Word out of Washington is that the Republicans and their mouthpieces at Fox News will heed our own Rep. Emanuel Cleaver’s call to tone down the rhetoric in light of the Tucson massacre.
So there’s one good thing to come out of this tragedy, though don’t count on civility lasting long on either side of the aisle.
Still, I would agree with Cleaver’s fellow Missourian, Rush Limbaugh, that we’ve yet to see any proof that heated political speech led to the rampage that killed six and critically wounded the congresswoman.
Might have, but so far the dots don’t connect, and those saying otherwise are overreaching.
That’s not to say that angry discourse is without power to propel sick people to evil acts. For me, the 2009 murder of abortion provider George Tiller proved that conclusively.
Barely an hour after learning that some nut from Kansas City had put a bullet in Tiller’s head, I posted a column blaming the crime, in part, on the angry rhetoric of the anti-abortion movement.
Many accused me of rushing to judgment. But I was right.
At trial, the shooter testified that he saw himself as committing justifiable homicide. He believed Tiller was a murderer, a view put forth over and over again by many in the right-to-life movement and commentators who repeatedly referred to the Wichita provider of late-term abortions as “Tiller the killer.”
I still say that Fox’s Bill O’Reilly, anti-abortion zealot Randall Terry, and even more mainstream right-to-lifers have blood on their hands.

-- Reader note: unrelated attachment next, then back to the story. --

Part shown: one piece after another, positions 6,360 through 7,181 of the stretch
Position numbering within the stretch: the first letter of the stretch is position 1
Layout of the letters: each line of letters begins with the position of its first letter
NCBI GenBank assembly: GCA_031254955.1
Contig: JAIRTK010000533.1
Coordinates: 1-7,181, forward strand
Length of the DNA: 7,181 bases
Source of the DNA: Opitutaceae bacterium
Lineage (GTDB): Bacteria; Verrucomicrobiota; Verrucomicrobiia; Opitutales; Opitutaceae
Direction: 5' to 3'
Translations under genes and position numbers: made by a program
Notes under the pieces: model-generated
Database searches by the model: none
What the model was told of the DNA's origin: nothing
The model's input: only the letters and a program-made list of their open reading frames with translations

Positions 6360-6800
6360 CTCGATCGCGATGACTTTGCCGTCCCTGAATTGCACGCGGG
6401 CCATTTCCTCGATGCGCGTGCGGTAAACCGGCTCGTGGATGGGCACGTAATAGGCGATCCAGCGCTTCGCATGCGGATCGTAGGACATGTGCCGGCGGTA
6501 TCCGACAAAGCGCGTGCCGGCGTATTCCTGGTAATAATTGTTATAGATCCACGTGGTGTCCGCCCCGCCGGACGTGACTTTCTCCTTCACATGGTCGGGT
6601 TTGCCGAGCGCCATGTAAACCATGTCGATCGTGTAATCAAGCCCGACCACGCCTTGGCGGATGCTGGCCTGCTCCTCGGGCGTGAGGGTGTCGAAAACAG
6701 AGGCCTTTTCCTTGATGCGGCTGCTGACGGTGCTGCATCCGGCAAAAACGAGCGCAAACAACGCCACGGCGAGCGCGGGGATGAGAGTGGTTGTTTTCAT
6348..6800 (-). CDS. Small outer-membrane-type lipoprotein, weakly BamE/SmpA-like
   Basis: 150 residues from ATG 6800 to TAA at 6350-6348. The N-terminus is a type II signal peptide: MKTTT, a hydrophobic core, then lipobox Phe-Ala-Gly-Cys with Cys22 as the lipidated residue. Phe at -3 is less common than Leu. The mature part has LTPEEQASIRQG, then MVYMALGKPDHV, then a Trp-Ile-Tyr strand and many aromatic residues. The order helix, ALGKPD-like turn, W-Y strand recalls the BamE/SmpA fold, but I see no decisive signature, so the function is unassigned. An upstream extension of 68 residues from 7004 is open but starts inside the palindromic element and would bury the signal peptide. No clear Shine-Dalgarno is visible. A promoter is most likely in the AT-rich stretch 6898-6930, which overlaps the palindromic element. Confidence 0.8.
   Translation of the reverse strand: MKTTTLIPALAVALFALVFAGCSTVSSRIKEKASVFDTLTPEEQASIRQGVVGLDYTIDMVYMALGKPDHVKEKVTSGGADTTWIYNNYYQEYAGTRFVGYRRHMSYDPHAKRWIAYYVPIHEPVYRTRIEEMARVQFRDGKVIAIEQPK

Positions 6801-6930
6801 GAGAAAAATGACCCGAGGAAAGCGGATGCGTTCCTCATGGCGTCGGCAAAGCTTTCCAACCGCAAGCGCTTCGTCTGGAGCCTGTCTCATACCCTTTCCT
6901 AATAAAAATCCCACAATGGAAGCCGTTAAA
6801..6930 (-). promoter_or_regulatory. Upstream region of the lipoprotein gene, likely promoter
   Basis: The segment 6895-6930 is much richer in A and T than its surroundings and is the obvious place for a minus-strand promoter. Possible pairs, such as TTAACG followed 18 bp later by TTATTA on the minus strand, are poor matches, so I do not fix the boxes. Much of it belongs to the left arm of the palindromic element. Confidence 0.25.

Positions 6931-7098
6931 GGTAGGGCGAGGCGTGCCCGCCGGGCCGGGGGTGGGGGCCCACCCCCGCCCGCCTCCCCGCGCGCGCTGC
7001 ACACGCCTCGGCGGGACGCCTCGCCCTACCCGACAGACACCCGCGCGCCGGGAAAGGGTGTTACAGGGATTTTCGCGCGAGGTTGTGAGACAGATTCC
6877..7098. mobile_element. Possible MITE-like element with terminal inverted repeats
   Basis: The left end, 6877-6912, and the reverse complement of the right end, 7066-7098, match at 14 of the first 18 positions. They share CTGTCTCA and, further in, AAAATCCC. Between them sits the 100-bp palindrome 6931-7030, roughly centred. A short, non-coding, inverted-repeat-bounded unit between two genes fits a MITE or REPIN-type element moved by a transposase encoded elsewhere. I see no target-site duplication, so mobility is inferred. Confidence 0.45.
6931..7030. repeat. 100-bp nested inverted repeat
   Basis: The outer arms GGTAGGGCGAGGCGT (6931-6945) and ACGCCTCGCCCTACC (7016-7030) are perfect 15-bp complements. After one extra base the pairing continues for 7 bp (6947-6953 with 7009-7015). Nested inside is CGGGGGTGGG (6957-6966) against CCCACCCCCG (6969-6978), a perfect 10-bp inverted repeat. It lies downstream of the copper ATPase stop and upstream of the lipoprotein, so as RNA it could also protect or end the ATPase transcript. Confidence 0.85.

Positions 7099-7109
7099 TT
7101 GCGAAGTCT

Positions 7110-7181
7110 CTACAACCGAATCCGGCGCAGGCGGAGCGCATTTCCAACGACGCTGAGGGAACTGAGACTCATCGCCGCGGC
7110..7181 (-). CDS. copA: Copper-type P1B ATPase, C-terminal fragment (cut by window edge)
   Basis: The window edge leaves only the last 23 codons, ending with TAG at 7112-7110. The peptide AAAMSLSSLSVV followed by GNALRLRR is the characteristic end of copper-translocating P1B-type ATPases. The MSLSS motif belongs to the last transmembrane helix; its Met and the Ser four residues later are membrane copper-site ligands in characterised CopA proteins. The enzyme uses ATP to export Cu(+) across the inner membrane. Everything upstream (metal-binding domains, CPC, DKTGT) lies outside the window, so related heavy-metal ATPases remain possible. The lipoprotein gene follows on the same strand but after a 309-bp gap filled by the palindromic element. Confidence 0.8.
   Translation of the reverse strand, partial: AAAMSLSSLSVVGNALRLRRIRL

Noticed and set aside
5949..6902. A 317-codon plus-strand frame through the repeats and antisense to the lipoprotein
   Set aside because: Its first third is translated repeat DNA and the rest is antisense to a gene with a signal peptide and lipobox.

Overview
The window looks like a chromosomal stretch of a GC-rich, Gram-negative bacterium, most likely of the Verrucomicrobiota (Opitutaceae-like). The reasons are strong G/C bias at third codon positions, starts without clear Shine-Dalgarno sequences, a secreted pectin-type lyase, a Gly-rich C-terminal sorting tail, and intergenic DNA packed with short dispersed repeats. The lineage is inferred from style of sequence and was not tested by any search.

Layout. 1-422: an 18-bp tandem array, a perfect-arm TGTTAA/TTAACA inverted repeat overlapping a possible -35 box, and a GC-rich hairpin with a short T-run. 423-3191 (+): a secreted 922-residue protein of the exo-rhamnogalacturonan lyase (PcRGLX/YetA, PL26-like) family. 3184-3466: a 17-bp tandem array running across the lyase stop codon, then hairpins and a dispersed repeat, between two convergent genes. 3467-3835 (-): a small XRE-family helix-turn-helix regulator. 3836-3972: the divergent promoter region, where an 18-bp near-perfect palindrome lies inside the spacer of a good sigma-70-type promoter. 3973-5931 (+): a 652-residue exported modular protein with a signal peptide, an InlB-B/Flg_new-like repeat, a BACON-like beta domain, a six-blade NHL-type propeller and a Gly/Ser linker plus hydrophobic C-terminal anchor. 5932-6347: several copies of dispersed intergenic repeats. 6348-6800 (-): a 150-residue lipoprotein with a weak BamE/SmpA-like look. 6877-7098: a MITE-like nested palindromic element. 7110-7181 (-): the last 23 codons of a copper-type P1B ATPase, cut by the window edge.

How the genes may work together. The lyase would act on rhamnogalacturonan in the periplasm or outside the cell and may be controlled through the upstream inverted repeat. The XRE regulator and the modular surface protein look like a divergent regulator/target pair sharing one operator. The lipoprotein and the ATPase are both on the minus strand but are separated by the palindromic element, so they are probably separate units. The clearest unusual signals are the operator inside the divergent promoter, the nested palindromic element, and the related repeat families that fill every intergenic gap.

The Tucson massacre is different. You simply cannot make a case that there’s a direct connection between our heated political rhetoric and the tragedy that took place last weekend at Rep. Gabrielle Giffords’ meet-and-greet with constituents.
An indirect one, maybe. No one can honestly deny that we live in a free society where guns are all too readily available, where too many people with severe mental problems go untreated, and where our national political debate is more of a shouting match than reasoned discussion.
Yet how many times have we had that discussion since John F. Kennedy’s funeral procession rolled down Pennsylvania Avenue nearly a half-century ago?
Or since Martin Luther King Jr. and Bobby Kennedy were gunned down in ’68? Or since two nuts with guns separately tried to assassinate Presidents Ford and Reagan?
Or after Columbine, the slaughter at Virginia Tech, and on and on?
It’s always the same. There’s the catharsis that comes immediately after the news breaks, followed by the finger pointing, followed by the calls for actions that lead to nothing much if anything.
We move on until the next time, when the pattern repeats itself all over again.